With a spate of openings, roadside hospitality is on the path to revival. Here's how operators are accelerating where their predecessors broke down
In the late 1980s a strange advert began to air on British television. A man driving a car is accosted by a line of smiling cartoon chefs offering him an Early Starter breakfast or a steak platter, before he is transported to a restaurant for a plate of Jubilee pancakes with a cube of ice-cream. Over his surprised reaction a voiceover chimes in: "Once you've sampled their delicious cooking, you'll find a Little Chef is…unsurpassable."
The advert feels like a window into a different age. Little Chef was launched in 1958 and at its peak had 439 UK restaurants. There weren't many long-distance journeys you could take without coming across its cheerful ‘Fat Charlie' mascot. The Olympic breakfast, red and white seating and free lollipops with the bill came to define the British roadside dining experience for decades.
A lack of investment and several changes of ownership eventually doomed the brand. Even Heston Blumenthal couldn't save it, despite trying to slim down Charlie by adding coq au vin and strawberry granola to the menu for a Channel 4 programme in 2009. His changes were thrown out in 2013 and Little Chef finally disappeared from the roadside in 2018.
The winding down of Little Chef seemed to coincide with a decline in the British roadside experience. The cherry pancakes and free lollies gave way to sad sandwiches, a WH Smith and a queue for the loo. Rather than a place to sit down for a meal, service stations became somewhere to get in and out of as quickly as possible.
But times are changing. The growing use of electric vehicles (EV) – and the need to charge them – a rise in staycations and dwindling fortunes on the high street mean many hospitality operators now see the roadside as a major opportunity.
A fork in the road
Moto, the UK's largest motorway services operator, welcomes 55 million cars a year and caters to around 120 million customers annually. Last year, traffic on motorways returned to 95% of 2019 levels and the number of cars visiting its sites is up on pre-pandemic levels.
Ken McMeikan, chief executive of Moto, describes the rise in EV charging as a "once in a generation event" that will fundamentally change roadside hospitality and how people travel. The sale of new petrol and diesel cars in the UK will be banned from 2030 and the number of EVs on the road is estimated to be around 700,000 and rising. In 2025 Moto expects one in 10 cars visiting its services to be an EV and this will rise to one in three by 2030.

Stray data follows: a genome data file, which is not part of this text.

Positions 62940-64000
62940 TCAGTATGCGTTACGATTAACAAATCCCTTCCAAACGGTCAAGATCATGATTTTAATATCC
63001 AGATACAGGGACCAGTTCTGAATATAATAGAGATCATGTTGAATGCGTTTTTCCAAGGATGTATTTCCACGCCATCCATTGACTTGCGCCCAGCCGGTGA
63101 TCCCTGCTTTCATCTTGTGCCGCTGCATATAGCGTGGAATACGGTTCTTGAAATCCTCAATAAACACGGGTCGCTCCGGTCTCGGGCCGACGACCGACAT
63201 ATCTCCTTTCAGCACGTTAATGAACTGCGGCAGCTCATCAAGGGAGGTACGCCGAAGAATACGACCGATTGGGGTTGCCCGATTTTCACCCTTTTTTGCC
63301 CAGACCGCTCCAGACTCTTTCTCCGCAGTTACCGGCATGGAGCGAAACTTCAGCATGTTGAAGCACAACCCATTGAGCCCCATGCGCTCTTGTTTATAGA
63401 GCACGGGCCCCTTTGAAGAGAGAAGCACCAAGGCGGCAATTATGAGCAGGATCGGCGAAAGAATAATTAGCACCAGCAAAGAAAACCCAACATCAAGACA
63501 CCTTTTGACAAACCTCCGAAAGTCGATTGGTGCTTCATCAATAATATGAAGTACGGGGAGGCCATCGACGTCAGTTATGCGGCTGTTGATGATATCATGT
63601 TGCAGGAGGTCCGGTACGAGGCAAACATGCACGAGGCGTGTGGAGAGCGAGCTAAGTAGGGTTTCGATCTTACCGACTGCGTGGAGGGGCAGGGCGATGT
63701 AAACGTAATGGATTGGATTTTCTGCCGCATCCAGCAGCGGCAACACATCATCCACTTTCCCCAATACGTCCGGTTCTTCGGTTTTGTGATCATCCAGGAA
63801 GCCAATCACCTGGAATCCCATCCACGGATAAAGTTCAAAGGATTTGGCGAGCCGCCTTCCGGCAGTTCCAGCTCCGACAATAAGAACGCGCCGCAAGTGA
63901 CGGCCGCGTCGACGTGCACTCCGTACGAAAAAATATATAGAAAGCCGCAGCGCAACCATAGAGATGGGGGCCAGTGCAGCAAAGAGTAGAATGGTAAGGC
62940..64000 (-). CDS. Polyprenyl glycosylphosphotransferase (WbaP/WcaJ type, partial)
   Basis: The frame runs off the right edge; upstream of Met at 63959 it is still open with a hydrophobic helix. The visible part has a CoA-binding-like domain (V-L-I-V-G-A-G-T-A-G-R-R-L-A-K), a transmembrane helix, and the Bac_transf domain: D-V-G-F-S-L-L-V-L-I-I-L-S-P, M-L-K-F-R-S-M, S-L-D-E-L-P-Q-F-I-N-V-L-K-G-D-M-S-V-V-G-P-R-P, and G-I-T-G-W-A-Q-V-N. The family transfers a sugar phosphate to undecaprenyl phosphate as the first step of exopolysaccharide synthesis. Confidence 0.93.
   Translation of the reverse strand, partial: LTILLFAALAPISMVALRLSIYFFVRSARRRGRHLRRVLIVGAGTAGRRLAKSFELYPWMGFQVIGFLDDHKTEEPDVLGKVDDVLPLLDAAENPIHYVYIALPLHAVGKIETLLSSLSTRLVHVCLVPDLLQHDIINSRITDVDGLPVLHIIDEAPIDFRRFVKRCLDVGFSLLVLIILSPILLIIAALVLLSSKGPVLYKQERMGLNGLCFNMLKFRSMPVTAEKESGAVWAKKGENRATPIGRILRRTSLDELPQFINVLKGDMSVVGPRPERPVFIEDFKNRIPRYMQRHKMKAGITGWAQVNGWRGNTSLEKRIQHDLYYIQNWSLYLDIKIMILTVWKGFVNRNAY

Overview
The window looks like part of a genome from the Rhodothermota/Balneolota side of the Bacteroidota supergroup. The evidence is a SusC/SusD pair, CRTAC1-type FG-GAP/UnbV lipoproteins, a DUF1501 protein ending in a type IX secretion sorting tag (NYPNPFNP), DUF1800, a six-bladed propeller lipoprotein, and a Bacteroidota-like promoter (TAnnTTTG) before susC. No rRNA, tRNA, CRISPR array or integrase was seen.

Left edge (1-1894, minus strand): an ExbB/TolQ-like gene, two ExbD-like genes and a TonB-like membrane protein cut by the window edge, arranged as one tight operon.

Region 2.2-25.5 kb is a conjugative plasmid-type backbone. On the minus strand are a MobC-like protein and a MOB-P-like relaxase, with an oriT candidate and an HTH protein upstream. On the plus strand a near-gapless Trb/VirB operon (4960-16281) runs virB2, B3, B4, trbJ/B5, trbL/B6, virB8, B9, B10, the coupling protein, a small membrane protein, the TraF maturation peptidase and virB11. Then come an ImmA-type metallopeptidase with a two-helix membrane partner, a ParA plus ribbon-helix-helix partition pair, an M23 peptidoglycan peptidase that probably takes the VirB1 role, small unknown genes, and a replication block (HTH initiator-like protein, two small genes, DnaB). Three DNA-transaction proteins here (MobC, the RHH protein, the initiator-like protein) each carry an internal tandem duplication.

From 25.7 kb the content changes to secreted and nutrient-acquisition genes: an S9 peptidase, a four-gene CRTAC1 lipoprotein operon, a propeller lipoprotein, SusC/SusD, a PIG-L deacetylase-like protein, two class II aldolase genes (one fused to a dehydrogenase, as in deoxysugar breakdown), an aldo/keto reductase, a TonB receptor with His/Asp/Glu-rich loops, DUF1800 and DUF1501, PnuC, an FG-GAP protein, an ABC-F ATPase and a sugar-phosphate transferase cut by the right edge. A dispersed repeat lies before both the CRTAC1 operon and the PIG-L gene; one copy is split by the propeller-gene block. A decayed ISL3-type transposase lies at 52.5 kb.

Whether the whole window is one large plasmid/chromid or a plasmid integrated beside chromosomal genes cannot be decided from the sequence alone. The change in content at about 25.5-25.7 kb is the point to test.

"The growth opportunity is huge. EV drivers will turn into motorway service areas 50% more than a diesel or unleaded [petrol] drivers and will dwell for 35% longer to chrge their cars, so there is the opportunity to sell more," he says.
This increase in higher-spending customers has seen Moto "inundated" with requests from hospitality brands wanting to open in its sites. "Some are new to the UK, some are growing nationally and want brand recognition," says McMeikan. "During the pandemic we saw a huge increase in interest, but we've always had brands who are desperate to get access to 120 million customers over the course of a year."
Moto runs Burger King, Costa, Greggs and Chow Asian Kitchen under franchise across its sites and is rolling out Pret A Manger and KFC to more locations this year. It has space for more food traders and is investing millions into finding new brands, upgrading restaurants with self-order kiosks, and expanding its EV charging capabilities to cater to rising demand.
"One of the top reasons people stop at a services is for food and drink. That's a physiological need that's not going to change," says McMeikan.
The rise in demand for roadside hospitality has seen the launch of new brands hoping to capture a piece of the growing market. Alex Reilley, co-founder and chief executive of restaurant group Loungers, is aiming to tap into a sense of nostalgia with the opening of roadside dining brand Brightside.
"We're hoping to put a little more fun and romance back into roadside travel," he says. "My first exposure to hospitality as a kid was through Little Chef, when we used to travel from Leicester to see my grandmother in Suffolk every month. The highlight of the weekend was stopping in Little Chef for tea. There was a sense of excitement. I feel that hasn't been extinguished just because people are looking for more convenience."
Brightside opened its first restaurant on the A38, near Exeter in Devon, on 10 February in a building which formerly housed a Little Chef. With its avocado toilet suites, brown and orange striped seating and wood panelled walls, the design is meant to evoke the glory days of British roadside travel.